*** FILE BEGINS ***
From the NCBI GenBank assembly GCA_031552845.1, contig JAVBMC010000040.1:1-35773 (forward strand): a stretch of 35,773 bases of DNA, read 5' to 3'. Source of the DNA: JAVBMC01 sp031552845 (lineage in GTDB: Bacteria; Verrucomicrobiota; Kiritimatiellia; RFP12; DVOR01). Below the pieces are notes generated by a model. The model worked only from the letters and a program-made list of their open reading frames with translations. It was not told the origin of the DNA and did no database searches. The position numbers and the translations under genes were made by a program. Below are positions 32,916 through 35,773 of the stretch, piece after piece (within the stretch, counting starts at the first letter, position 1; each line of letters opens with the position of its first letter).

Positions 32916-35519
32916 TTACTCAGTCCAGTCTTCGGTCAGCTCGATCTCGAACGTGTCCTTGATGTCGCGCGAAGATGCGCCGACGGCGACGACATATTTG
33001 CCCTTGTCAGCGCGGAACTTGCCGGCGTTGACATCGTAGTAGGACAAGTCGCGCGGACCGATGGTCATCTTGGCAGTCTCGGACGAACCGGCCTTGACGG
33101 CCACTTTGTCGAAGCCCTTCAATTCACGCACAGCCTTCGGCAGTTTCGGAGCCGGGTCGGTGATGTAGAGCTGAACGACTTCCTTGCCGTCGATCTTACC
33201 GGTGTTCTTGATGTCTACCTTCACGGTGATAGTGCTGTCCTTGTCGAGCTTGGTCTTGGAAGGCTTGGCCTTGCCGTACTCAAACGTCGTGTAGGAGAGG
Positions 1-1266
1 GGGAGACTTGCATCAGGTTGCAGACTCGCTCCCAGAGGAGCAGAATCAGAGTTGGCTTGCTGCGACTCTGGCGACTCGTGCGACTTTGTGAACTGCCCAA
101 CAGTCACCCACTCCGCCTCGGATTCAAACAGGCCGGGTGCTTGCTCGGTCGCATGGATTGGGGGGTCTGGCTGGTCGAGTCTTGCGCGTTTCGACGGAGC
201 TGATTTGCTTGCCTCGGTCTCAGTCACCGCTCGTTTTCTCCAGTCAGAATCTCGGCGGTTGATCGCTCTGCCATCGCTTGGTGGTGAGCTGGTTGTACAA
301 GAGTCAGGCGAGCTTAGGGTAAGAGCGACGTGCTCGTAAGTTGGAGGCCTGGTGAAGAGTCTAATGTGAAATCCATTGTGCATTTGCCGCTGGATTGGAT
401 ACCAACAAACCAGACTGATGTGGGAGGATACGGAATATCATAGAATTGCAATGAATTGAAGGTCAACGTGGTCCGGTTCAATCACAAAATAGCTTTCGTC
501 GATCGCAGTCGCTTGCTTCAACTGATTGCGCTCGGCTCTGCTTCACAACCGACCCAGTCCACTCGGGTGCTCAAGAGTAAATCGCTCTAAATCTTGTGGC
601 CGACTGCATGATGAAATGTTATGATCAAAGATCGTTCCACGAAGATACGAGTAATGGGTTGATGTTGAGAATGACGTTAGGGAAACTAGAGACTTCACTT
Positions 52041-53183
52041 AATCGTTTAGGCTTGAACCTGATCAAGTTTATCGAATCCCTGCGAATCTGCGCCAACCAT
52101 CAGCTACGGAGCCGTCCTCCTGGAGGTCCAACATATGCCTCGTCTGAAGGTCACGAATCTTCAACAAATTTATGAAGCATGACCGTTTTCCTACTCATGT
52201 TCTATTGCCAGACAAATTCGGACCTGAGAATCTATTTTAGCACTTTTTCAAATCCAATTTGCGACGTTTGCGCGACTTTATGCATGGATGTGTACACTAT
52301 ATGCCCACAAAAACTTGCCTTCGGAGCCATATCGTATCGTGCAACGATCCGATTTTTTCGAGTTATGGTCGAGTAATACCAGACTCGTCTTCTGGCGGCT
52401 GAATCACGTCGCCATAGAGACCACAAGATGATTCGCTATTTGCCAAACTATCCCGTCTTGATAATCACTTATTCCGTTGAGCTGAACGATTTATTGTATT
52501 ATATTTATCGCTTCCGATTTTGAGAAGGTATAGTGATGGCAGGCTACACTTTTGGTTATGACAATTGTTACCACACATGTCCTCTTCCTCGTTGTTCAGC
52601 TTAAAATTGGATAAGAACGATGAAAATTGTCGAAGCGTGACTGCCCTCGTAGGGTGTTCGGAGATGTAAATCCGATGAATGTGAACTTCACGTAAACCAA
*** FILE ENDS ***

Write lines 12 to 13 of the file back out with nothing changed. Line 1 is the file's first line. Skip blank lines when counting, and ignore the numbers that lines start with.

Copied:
401 ACCAACAAACCAGACTGATGTGGGAGGATACGGAATATCATAGAATTGCAATGAATTGAAGGTCAACGTGGTCCGGTTCAATCACAAAATAGCTTTCGTC
501 GATCGCAGTCGCTTGCTTCAACTGATTGCGCTCGGCTCTGCTTCACAACCGACCCAGTCCACTCGGGTGCTCAAGAGTAAATCGCTCTAAATCTTGTGGC